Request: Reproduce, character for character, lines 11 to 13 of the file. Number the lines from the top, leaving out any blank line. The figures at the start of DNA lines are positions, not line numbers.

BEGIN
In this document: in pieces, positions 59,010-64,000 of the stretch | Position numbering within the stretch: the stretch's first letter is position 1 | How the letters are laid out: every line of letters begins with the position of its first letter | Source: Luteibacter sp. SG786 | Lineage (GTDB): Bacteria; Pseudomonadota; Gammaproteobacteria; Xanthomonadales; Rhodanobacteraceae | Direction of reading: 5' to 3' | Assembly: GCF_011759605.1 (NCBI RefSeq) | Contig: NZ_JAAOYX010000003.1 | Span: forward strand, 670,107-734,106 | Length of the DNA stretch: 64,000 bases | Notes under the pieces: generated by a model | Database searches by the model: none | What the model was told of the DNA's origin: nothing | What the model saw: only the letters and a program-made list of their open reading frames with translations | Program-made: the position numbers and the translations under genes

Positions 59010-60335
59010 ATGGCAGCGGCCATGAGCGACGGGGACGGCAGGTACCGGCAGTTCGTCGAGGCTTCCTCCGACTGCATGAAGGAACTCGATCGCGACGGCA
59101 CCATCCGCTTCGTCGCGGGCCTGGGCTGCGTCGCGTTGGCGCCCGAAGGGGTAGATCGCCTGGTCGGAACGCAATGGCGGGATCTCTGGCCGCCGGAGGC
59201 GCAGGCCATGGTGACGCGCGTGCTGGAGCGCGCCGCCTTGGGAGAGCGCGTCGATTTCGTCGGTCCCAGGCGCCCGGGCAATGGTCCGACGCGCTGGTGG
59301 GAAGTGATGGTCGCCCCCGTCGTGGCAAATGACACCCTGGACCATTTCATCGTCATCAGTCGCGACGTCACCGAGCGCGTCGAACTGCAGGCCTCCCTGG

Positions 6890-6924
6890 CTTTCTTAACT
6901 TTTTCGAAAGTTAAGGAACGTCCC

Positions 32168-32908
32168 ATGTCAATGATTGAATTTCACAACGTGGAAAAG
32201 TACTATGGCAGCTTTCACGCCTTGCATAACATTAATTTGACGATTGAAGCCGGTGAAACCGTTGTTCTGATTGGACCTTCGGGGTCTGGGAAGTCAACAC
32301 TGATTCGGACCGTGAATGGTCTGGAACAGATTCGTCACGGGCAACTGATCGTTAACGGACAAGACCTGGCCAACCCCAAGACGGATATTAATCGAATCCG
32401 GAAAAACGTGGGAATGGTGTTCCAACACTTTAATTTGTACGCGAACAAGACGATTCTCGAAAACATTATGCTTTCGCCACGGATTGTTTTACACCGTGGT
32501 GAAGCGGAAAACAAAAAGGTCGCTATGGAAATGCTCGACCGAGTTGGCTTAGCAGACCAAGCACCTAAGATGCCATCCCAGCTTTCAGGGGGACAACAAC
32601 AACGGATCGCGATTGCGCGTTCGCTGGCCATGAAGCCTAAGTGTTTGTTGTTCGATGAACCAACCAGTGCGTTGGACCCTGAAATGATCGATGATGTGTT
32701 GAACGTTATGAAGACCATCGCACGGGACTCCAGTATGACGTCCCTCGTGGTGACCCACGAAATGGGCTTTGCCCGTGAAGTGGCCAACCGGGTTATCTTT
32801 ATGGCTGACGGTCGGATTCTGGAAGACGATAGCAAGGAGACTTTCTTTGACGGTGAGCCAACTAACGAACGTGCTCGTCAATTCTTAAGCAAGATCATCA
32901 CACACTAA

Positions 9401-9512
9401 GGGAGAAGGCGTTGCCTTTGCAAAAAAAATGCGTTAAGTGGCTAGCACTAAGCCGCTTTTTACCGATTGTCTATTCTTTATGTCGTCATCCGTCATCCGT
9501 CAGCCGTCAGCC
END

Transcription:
32168 ATGTCAATGATTGAATTTCACAACGTGGAAAAG
32201 TACTATGGCAGCTTTCACGCCTTGCATAACATTAATTTGACGATTGAAGCCGGTGAAACCGTTGTTCTGATTGGACCTTCGGGGTCTGGGAAGTCAACAC
32301 TGATTCGGACCGTGAATGGTCTGGAACAGATTCGTCACGGGCAACTGATCGTTAACGGACAAGACCTGGCCAACCCCAAGACGGATATTAATCGAATCCG